• Breakfast at Tiffany’s by Truman Capote – I both read the book and watched the film (I could watch George Peppard all day). This is another read for book group and I will be leading the discussion at our mid-November meeting so I will be reading it again. While I had seen the film before of course, I hadn’t read the book and what struck me was how modern the story and the language is. I quite enjoyed it and gave it 3.5/5
  • The Daylight Gate by Jeanette Winterson – This novel is one in a series commissioned by the Hammer Horror film people. It is based on the true story of the Lancashire witch trials in Pendle in 1612 (http://en.wikipedia.org/wiki/Pendle_witches). I mostly enjoyed this slim volume and gave it 3.5/5
  • Northanger Abbey by Val McDermid – Val McDermid is a master of her art; the thriller but this retelling of Jane Austen’s comic novel did not do it for me. In this version, a mobile phone touting 21st Century Catherine Morland visits the Edinburgh Festival with family friends and runs into the Tilneys, charming Henry, lonely Eleanor and scary Colonel Tilney. Northanger Abbey is translocated into the Scottish Borders and I thought that Austen, the borders and Edinburgh would make it unbeatable. I was disappointed. Without Jane Austen’s prose the story just isn’t write. I give it 3/5 – a bit generously I think?
  • The Unexpected Professor : an Oxford Life by John Carey – as the title tells you, this is by an Oxford academic. He was asked to write his memoirs and did so by concentrating on his reading life; he was teaching, editing and critiquing English literature after all. This was my lunch time read for the 6 weeks or so of the last Springwood Library closure and I savoured every moment. He is an interesting man, in Oxford with a lot of the greats of 20th Century – Tolkien, CS Lewis, WH Auden, Philip Larkin and many more.
    Score 4/5
  • The Two Faces of January by Paticia Highsmith – I read this because I’d been listening to a podcast where Patricia Highsmith had been praised very highly. It’s a novel that’s been made into a movie starring Kirsten Dunst, Viggo Mortensen and Oscar Isaac (http://www.youtube.com/watch?v=s4YgVlb2s-U ) Another book with not particularly likeable characters and I really only continued to the bitter end because I wanted to know what happened. Perhaps that’s a sign of a good plot? Scored 3/5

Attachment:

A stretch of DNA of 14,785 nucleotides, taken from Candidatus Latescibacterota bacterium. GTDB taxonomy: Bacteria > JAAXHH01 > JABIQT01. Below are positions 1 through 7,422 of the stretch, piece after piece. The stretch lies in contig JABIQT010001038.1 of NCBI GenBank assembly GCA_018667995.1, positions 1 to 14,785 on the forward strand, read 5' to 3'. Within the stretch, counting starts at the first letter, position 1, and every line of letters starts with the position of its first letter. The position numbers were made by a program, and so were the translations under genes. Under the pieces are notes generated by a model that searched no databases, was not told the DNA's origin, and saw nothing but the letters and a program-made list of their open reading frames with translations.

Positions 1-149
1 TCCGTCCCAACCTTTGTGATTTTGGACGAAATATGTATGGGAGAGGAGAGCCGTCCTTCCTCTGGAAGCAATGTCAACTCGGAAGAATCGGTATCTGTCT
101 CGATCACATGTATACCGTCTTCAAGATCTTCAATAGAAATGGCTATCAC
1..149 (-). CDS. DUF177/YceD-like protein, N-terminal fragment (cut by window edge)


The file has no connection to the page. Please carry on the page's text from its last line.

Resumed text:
• The King’s Curse by Philippa Gregory – more historical fiction and another installment of the Cousin’s War series. This novel is based on the life of Margaret (de la) Pole (http://en.wikipedia.org/wiki/Margaret_Pole,_Countess_of_Salisbury#Execution) who was the niece of Edward IV and of Richard III. She survives all the upheavals and bloodiness of the Wars of the Roses and the reign of Henry VII but is finally, brutally and with little warning executed on the orders of Henry VIII who fears her royal blood. In fact it was this royal blood that drove me mad throughout the book. If Philippa Gregory had Margaret Pole mentioning once she was a Plantagenet and therefore more royal than any of those who wore the crown, she said it too many times. Every other page it felt like. I give it 2/5
  • The Assassination of Margaret Thatcher by Hilary Mantel – we haven’t had the final installment in the Wolf Hall trilogy because Hilary got side-tracked with this (get on with it Hillers!) At university in Scotland while Margaret Thatcher was Prime Minister, I just had to read a book with such a gleeful title (I will get over it one day). It’s a collection of short stories about ordinary lives but Hilary Mantel makes ordinariness extraordinary and although short stories are not my thing at all I enjoyed this collection. I gave it 4/5
  • Whisky Galore by Sir Compton Mackenzie – another book group book. It was a joy to read this, again based in fact, novel about two tiny islands in the Outer Hebrides of Scotland where after suffering several weeks without whisky a ship containing thousands of cases is run aground and suddenly there is whisky galore! Mackenzie’s larger than life characters are great and the story is a hoot, I can thoroughly recommend it. I score it 4.5/5. Book group gave it 3.7/5 – they’re a tough crowd.
  • The Hollow Crown by Dan Jones – Non-fiction about the Wars of the Roses (http://en.wikipedia.org/wiki/Wars_of_the_Roses ) during which two branches of the House of Plantagenet fought over the crown of England. It was a little turgid and academic in places but I love my English history and scored it 3.5/5
  • All the Colours of the Town by Liam McIlvanney – first in a series of thrillers featuring journalist Gerry Conway who is Political Editor for Glaswegian newspaper, The Tribune on Sunday. In this first one Gerry goes across the watter to Northern Ireland to follow a lead on a Scottish Nationalist Party politician accused of a murder during Northern Ireland’s Troubles. In the years leading up to the Referendum on Scottish Independence this has the potential to be an explosive story. Tense, gripping and real I give this 4/5